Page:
by Bill Millard
It’s unlikely to be an accident that the first photo in the AIANY’s new A Platform for the Future of the City shows the planned Hudson Yards district – not, say, another roughly comparable and better-known multi-tower development, the World Trade Center complex. The ambitious 26-acre project to revitalize the West 30s with mixed-use buildings, parks, public space, and cultural facilities has been gathering momentum for much of the past decade; construction began last fall. If completed as planned on the projected timetable, with the eastern Yards opening in 2019, it will link the High Line and Hudson River Park with Times Square, unite the West Side as a work/live/play district, and convert eight currently undeveloped railyard blocks into a skyline-defining, game-changing, creative-class magnet. Skeptics will inevitably emphasize the “if” in these projections, as the panelists in the first Hudson Yards Speaker Series were aware. Related Companies’ L. Jay Cross observed as a general principle: “Everything works until you draw it to scale.”
The first of seven events in the series, linked to the “Design(in) The New Heart of New York” exhibition in the Center for Architecture’s Breakthrough Space through June 30, combined gung-ho boosterism and historical perspective, not always coming from the commentators one might expect to strike those tones. As former Deputy Mayor Dan Doctoroff recalled, New Yorkers have bruited assorted plans for this “last frontier” area since the 1920s. At one point it might have even hosted Yankee Stadium, before the legendary ballpark arose in the Bronx instead. As New York Daily News columnist and moderator Jason Sheftell noted (ribbing Doctoroff a bit in the process), sports played an important part in the Hudson Yards plans, partially in a negative sense: the site was once where the city planned to build a stadium, as part of its efforts to host the 2012 Olympics. “It’s a good thing it didn’t happen,” Sheftell said, “or we wouldn’t be sitting here today.”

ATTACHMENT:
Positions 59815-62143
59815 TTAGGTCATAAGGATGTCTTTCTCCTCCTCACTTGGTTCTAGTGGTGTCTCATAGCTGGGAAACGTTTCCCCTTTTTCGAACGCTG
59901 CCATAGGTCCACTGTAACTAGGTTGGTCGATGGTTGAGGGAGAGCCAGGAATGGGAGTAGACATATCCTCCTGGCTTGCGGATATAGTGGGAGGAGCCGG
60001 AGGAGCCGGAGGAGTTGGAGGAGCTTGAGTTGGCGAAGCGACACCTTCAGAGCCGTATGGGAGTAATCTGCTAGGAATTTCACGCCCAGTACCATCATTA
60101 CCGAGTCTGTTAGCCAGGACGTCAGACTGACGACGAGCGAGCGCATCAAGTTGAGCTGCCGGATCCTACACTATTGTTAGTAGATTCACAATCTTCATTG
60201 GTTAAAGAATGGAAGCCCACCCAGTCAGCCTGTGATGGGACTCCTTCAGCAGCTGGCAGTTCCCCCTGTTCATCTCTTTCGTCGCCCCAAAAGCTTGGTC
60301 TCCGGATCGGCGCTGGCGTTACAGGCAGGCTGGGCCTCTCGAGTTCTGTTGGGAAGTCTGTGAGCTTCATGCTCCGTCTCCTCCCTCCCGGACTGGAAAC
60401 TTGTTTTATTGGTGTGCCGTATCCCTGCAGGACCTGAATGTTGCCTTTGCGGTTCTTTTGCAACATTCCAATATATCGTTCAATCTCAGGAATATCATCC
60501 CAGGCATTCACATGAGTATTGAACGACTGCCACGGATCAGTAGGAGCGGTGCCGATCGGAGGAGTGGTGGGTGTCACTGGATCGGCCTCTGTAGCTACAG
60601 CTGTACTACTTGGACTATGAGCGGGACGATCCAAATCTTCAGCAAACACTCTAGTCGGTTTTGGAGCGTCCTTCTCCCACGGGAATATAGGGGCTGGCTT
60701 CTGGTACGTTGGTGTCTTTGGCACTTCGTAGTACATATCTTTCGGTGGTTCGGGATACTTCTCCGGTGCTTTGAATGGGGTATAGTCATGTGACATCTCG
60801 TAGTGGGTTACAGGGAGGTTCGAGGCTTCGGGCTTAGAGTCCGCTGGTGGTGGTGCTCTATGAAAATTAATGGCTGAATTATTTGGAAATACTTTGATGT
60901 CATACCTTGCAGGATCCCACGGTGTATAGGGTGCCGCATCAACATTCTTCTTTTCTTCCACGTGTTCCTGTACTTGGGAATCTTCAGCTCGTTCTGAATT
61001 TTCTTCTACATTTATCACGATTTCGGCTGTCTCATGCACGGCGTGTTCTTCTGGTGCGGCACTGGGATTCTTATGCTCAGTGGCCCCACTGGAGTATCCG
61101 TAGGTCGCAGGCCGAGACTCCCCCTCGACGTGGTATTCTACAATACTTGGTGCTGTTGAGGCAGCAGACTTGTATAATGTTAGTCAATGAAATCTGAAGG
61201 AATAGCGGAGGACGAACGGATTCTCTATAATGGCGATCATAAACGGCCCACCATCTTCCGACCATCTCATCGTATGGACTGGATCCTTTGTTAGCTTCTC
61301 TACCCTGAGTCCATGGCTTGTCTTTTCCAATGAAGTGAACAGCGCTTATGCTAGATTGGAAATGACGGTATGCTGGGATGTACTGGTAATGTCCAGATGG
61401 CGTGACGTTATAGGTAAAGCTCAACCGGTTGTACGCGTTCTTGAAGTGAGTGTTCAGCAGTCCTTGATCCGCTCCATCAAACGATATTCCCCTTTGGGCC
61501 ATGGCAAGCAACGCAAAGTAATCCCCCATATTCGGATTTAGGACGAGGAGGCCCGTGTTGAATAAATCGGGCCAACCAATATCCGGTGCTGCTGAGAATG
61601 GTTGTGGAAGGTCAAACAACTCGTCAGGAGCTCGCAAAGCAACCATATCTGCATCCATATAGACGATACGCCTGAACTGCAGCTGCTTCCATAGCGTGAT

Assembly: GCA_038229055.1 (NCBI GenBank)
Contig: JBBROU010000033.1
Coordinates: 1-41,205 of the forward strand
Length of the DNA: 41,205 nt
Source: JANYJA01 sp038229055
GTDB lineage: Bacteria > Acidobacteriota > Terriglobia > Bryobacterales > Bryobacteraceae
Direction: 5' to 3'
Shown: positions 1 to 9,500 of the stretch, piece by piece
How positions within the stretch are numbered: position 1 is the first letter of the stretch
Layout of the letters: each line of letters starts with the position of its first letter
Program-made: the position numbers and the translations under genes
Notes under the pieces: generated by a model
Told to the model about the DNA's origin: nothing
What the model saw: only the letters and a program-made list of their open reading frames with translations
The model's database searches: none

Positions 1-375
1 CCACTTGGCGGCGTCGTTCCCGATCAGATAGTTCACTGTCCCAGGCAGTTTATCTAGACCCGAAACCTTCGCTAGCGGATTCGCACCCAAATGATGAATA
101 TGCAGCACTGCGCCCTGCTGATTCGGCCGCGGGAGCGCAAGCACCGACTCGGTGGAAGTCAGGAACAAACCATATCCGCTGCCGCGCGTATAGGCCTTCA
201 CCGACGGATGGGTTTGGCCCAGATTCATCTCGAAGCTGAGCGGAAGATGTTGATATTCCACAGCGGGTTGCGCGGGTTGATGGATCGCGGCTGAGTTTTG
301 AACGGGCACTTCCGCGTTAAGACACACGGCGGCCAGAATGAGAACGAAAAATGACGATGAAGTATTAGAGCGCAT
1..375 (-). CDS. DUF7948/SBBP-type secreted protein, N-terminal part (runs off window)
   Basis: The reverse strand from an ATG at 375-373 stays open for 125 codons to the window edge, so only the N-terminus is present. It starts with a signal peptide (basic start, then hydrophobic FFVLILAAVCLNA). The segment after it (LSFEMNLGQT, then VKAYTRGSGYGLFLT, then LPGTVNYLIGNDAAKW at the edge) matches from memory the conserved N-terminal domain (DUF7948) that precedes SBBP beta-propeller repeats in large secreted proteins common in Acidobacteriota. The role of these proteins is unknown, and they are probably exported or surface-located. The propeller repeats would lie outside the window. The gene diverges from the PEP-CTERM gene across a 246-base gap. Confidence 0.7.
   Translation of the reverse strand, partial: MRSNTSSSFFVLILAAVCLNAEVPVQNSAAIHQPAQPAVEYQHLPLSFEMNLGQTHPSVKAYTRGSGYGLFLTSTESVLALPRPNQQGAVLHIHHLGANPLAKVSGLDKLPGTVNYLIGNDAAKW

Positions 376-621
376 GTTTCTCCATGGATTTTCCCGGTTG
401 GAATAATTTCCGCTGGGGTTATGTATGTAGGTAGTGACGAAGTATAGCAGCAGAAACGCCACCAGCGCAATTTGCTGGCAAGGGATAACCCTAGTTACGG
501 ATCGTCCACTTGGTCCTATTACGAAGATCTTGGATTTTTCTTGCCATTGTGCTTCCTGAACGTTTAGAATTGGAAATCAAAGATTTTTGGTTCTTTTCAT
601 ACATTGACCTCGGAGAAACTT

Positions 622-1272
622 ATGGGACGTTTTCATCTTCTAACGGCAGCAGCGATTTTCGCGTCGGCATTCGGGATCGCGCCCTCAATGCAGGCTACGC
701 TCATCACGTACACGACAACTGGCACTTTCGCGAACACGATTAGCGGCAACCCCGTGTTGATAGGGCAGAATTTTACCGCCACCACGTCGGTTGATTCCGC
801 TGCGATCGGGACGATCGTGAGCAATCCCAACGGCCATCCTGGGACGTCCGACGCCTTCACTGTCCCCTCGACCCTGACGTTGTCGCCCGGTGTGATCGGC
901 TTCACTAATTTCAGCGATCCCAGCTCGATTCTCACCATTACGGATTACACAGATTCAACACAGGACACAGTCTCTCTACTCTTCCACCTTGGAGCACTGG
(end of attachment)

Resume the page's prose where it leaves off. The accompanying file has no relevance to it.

Rezoning of the larger West Side area between 30th and 42nd Streets in 2005, however, before the Olympics chose London instead, helped clear the way for Hudson Yards. Another pivotal local component is the extension of the 7 subway line, which will terminate directly at the complex’s North Tower, an 80-story, 2.4 million-square-foot commercial building by Kohn Pedersen Fox (KPF), which is angled riverward to complement KPF’s 52-story South Tower, which leans into the city. (If Frank Gehry and Vlado Milunić’s Nationale-Nederlanden building in Prague hadn’t already earned the nickname “Fred and Ginger,” it would be an inevitable fit for this dancing pair).
The city’s financial support of the 7 line, provided in the expectation that Metropolitan Transportation Authority funding would be unavailable (the MTA’s expansion capacity, Doctoroff said, will be tied up in the Second Avenue Subway and the East Side Access project for the next 50 years), represents the extension of economic analysis to create conditions conducive to the private sector’s response. Fundraising for the 7 has been contingent on Hudson Yards’ development, an approach Doctoroff described as unprecedented.
Mitchell Moss, director of the Rudin Center for Transportation at New York University, contextualized the project further amid changes since the Lindsay administration in work patterns, commuting, and demographics. The city’s center of gravity has been moving south and west, and east-west movement has become more important than the north-south axis, as more workers enter Manhattan from the outer boroughs, Long Island, and New Jersey than from areas served by Metro North, whose ridership is declining.